• Towards the Flame. War and the End of Tsarist Russia by Dominic Lieven (Allen Lane, 2015)
Finally, the traditional Royal News section, and this time the imperial, royal or princely families of Austria-Este, Hannover, Sweden, United Kingdom, Ysenburg and Büdingen as well as Osuna (Spanish ducal family) are covered.

The publisher of The European Royal History Royal can be reached at erhj [at] eurohistory.com.

For earlier articles on the magazine, please go here.

Updated on Wednesday 28 October 2015 at 11 p.m. (typos corrected).

11 October 2015

Åmot Church and Cemetery, Norway

My Hoelseth family has its name from the farm Holset in Åmot in Østerdalen, Hedmark fylke (county). All the Hoelseths living today, both the agnatic and the cognatic lines, descend from my great-great-great-grandfather Tollef Olsen Hoelseth (18251876). Buried together with him are his first wife, Valborg Gudmundsdatter, née Waal (Vål) (18231873) and three of his eight children from his first marriage Anne Tollefsdatter Hoelseth (18541883), Helge Tollefsen Hoelseth (18611875) and Thorvald Victor Tollefsen Hoelseth (18631868).

The photos were taken on the last Saturday of September 2015 when my family and I made a short stop on our way up Østerdalen to Trondheim. I have visited the cemetery several times over the years, but this was my first visit after I bought my present digital camera in 2004. Genealogically speaking there are many interesting graves on the cemetery, so I hope to return some time later to take more photos.

The current church building was set up in 1901 and consecrated the year after. Older photos of the church can be found on Wikipedia. According to a brochure which I received on a previous visit, the old church from 1768, situated at the same place, was demolished in 1899 to make room for a bigger one. Two even older churches were situated on a hill south of the pastoral farm in Åmot.

There are several churches in Norway named Åmot kirke (church), by the way. The church mentioned here is situated at Rena in Åmot municipality. The others Åmot churches are in Nordre Land and Modum.

For more details about my Hoelseth family, see my website.

4 October 2015

Royalty Digest Quarterly no. 3, 2015

The last issue of Royalty Digest Quarterly arrived in my mailbox sometime this week while I was on vacation. I haven't read much of it yet, so this will be a short presentation rather than a review. The front cover shows a photo of Queen Marie of Yugoslavia with her sons Tomislav, Andrej (Andrew) and Petar (Peter). The photo is obviously printed because the magazine's historical consultant, Charlotte Zeepvat, this time has chosen Yugoslavia/Serbia as the topic for the traditional photo album. Her article is titled The Royal House of Serbia and Yugoslavia. Two Family Albums, because the article covers both the Obrenovic and the Karadjordjevic dynasties. Besides a four pages long introduction, the article contains 92 illustrations as well as three pages with genealogial tables. The article starts on page 24 and ends on page 55. I have a soft spot for the Eastern European dynasties and I am therefore very pleased about the topic.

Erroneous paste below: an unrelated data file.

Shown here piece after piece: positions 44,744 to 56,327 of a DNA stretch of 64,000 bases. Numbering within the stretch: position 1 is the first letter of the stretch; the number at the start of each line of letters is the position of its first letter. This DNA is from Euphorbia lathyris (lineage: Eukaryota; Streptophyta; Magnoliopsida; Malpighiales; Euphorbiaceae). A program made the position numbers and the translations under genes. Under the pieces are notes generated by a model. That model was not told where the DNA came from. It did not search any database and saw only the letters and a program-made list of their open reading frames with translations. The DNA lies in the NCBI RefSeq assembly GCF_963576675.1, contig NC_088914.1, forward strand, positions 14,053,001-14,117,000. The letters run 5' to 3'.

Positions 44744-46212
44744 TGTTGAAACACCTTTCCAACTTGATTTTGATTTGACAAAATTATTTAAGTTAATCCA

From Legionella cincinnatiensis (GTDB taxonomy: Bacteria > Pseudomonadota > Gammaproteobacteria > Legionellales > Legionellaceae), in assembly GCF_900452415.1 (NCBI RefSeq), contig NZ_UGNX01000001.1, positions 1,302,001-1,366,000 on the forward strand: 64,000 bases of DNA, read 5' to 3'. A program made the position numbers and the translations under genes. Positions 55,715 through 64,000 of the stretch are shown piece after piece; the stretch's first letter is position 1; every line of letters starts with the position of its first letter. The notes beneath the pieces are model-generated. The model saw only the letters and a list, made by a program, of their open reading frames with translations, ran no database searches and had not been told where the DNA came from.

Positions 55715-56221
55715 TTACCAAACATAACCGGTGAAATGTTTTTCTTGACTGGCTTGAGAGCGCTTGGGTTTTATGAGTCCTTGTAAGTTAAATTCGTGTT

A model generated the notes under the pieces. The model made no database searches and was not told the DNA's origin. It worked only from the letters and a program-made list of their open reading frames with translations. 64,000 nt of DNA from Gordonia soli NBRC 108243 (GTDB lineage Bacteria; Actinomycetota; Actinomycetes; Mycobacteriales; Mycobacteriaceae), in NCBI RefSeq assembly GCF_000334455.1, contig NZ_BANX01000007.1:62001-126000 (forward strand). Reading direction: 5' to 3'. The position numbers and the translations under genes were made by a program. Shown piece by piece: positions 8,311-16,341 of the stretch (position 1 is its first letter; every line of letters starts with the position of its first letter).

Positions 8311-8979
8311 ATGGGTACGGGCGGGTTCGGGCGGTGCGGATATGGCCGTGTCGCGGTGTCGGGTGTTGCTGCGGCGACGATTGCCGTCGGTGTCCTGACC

The editor and publisher, Ted Rosvall, uses his Editor's Corner to comment on the recent events in Romania, where the former King Michael in August removed the titles and succession rights from his grandson, Nicholas Medforth-Mills. I am not the only person who has questioned the king's decision to set up a new law of succession for his family. I will not comment further on that discussion here, but just want to express how sorry I am for all the mess and negative headlines the king, who earlier was loyal to the principles of a constitutional monarchy, has created in recent years. Well, Romania is a republic now, and the chances of restoration is close to zero, so it is only an academic discussion anyway.

Michael L. Nash has made many contributions to RDQ over the years, and this time he has written the article The Jewels of Portugal. Another well-known royal history author is Coryne Hall, and she has contributed with the article Princess Beatrice, the Isle of Wight's true friend.

Charlotte Zeepvat's second article of the present issue is titled The Terracotta Angel, which deals with sculptural presentations of various royals, a neglected form of portraiture according to the author.

Then follows her second article, the photo album on the Obrenovic and Karadjordjevic dynasties, which has already been mentioned above.

I am not familiar with the name Stefan Haderer, but he seems to come from Austria, and his contribution is titled A highly unusual affair. The topic is the intimate relationship between Emperor Franz Joseph I of Austria and actress Katharina Schratt.

Finally, the column The World Wide Web of Royalty gives a sample of royal news since the last issue was printed. This time we can read news about the Imperial, royal or princely houses of Altenburg, Austria, Bagration, Hohenlohe-Langenburg, Lippe, Oldenburg, Saxe-Coburg and Gotha, Saxe-Weimar-Eisenach, Solms-Hohensolms-Lich and Solms-Wildenfels. Oh I so much loves the names of the German dynasties!

I have in other words a great reading time waiting for me next week. The only column I miss is the book reviews, as I also commented on last time.

Information on Royalty Digest Quarterly can be found at its editor's website Royalbooks.se. See earlier presentation of RDQ here. See also its Facebook page.